ABSTRACT: A 44-year-old woman presented with 2 painful and self-limited episodes of binocular horizontal diplopia within 1 year that at the beginning were thought to be secondary to microvascular insult. Her medical history was significant for Cushing syndrome status post transsphenoidal resection with bilateral adrenalectomy 4 years prior, hypertension, and diabetes mellitus. Neuro-ophthalmic evaluation was significant for left abduction deficit and incomitant esotropia consistent with left abducens nerve palsy. Of note, the patient had experienced a similar episode but on the contralateral side a few months prior. Although initially MRI of the brain demonstrated stable residual postoperative finding in the sella, upon review, an heterogenous T-1 hypointense marrow in the clivus was noted. Hypermetabolism of the clivus was also noted on computed tomography positron emission tomography of the skull base. A clival biopsy demonstrated a corticotroph adenoma with elevated proliferation index and scattered mitoses. A corticotroph pituitary adenoma after adrenalectomy, also known as Nelson syndrome, was diagnosed. Radiation therapy was offered to the patient, and resolution of symptoms was gradually observed.
PURPOSE: To determine eye drop type and usage frequency and investigate risk factors for no eye drop use in individuals with symptomatic dry eye (DE) in Japan. STUDY DESIGN: Crowdsourced observational study. METHODS: This study was conducted using the DryEyeRhythm smartphone application between November 2016 and September 2019. Data collected included the type and frequency of eye drop use, demographics, medical history, lifestyle, and self-reported symptoms. Symptomatic DE was defined as an Ocular Surface Disease Index total score of ≥ 13. Risk factors for no eye drop use were identified using multivariate logistic regression analyses. RESULTS: Among 2619 individuals with symptomatic DE, 1876 did not use eye drops. The most common eye drop type was artificial tears (53.4%), followed by hyaluronic acid 0.1% (33.1%) and diquafosol sodium 3% (18.7%). Risk factors (odds ratio [95% confidence interval]) for no eye drop use were age (0.97 [0.97-0.98]), body mass index (1.04 [1.01-1.07]), brain disease (0.38 [0.15-0.98]), collagen disease (0.30 [0.13-0.68]), mental illness other than depression and schizophrenia (0.65 [0.45-0.93]), cataract surgery (0.12 [0.02-0.59]), ophthalmic surgery other than cataract and laser-assisted in situ keratomileusis (0.55 [0.34-0.88]), current (0.47 [0.38-0.57]) or past (0.58 [0.43-0.77]) contact lens use, >8 h screen exposure time (1.38 [1.05-1.81]), <6 h (1.24 [1.01-1.52]) and >9 h (1.34 [1.04-1.72]) sleep time, and water intake (0.97 [0.94-0.98]). CONCLUSION: Many participants with symptomatic DE did not use optimized eye drop treatment and identified risk factors for no eye drop use. The DryEyeRhythm application may help improve DE treatment.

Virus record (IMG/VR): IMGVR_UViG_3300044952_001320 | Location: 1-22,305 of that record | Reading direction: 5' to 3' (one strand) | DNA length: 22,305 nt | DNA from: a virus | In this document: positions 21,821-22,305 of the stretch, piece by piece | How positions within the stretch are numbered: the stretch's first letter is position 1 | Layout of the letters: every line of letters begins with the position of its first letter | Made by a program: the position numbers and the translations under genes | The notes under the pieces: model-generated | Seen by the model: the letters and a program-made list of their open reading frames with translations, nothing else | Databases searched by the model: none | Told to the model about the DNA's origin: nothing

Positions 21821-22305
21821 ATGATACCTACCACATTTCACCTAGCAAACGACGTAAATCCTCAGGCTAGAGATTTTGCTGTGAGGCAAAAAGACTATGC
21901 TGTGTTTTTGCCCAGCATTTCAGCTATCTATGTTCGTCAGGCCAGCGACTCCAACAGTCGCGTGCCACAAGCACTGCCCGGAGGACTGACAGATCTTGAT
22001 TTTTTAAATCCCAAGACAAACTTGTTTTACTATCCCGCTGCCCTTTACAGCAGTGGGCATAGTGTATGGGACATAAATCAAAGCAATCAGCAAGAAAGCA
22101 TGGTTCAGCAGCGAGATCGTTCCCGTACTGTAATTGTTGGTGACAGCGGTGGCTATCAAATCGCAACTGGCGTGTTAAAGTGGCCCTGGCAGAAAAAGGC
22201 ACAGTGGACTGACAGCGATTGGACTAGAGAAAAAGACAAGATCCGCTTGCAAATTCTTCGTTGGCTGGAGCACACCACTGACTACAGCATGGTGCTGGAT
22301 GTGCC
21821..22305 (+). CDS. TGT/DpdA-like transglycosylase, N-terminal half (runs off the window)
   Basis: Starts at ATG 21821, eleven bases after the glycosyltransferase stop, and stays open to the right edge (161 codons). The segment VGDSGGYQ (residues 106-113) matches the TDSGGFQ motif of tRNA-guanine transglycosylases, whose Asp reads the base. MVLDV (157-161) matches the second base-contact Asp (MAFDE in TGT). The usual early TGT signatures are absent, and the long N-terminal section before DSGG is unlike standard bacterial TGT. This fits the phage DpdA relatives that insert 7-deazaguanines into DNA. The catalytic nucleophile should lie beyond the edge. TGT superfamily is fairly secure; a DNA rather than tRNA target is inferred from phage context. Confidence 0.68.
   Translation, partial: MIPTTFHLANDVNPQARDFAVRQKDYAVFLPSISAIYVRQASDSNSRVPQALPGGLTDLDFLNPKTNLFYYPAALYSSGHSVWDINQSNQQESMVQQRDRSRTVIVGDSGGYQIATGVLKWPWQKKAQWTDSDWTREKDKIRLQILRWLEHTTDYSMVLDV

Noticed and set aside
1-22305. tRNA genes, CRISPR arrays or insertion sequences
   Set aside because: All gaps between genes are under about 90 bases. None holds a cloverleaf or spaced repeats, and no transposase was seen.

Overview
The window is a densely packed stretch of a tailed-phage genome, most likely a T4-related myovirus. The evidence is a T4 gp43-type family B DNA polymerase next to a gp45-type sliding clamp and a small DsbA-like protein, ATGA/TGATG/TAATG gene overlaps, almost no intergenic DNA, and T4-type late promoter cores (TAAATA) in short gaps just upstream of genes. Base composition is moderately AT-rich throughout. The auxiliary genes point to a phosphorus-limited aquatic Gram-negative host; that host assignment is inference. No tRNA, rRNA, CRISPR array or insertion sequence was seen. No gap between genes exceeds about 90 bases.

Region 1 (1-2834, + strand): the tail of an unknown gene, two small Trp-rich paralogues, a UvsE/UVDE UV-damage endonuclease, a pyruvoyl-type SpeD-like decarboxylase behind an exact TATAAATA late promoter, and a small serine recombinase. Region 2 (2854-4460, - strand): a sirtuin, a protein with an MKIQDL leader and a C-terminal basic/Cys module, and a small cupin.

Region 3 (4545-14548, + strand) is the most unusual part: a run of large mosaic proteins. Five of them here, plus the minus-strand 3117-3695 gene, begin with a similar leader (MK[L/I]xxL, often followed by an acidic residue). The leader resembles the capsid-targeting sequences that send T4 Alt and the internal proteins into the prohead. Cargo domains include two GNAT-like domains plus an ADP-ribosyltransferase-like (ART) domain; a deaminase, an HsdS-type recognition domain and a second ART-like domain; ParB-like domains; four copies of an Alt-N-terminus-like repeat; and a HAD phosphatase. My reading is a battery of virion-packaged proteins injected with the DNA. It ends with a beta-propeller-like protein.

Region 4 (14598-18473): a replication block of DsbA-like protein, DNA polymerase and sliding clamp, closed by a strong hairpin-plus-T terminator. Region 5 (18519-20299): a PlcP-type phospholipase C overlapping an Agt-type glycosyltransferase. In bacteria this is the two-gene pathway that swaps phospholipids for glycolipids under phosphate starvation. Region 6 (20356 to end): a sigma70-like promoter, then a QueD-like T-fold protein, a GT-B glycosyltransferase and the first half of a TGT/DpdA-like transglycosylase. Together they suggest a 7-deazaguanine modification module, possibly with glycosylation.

BACKGROUND: Prior studies comparing ophthalmic outcomes after treating unicoronal synostosis (UCS) by early endoscopic strip craniectomy (ESC) versus later fronto-orbital advancement (FOA) are modest in sample size, or lack consistent age adjustment. We report long-term, age-adjusted ophthalmic outcomes for a large cohort after nonrandomized treatment by one of these two options. METHODS: The following data was retrieved from a retrospective review of the medical records of patients with treated UCS born since 2000: cycloplegic refractions, sensorimotor examinations, and strabismus procedures before craniofacial repair and postoperatively at approximately 18 and 60 months of age. V-pattern strabismus was graded as mild (absent or + 1/-1 oblique dysfunction) versus moderate-to-severe (≥+2/-2 oblique dysfunction or left to right vertical alignment change of ≥20Δ or ocular torticollis >15°). RESULTS: A total of 120 infants were included: 60 treated by FOA and 60 by ESC. By the late examination, aniso-astigmatism was present in 71.8% of FOA-treated patients and 46% of ESC-treated patients (P < 0.0001). By late examination, the age-adjusted odds ratio of moderate-to-severe V-pattern strabismus after treatment by FOA versus ESC was 2.65 (95% CI, 1.37-6.28; P = 0.02); strabismus surgery was performed in 26 infants treated by FOA compared with 13 treated by ESC (OR = 2.8; P = 0.02). Amblyopia developed in 60% of FOA-treated patients compared with 35% of those treated by ESC (OR 3.0; 95% CI, 1.3-6.7; P = 0.02). CONCLUSIONS: Our age-adjusted ophthalmic results confirm better long-term outcomes after treatment of USC by endoscopic strip craniectomy. Recognition and referral of affected infants by the earliest months of life facilitates the opportunity for endoscopic repair.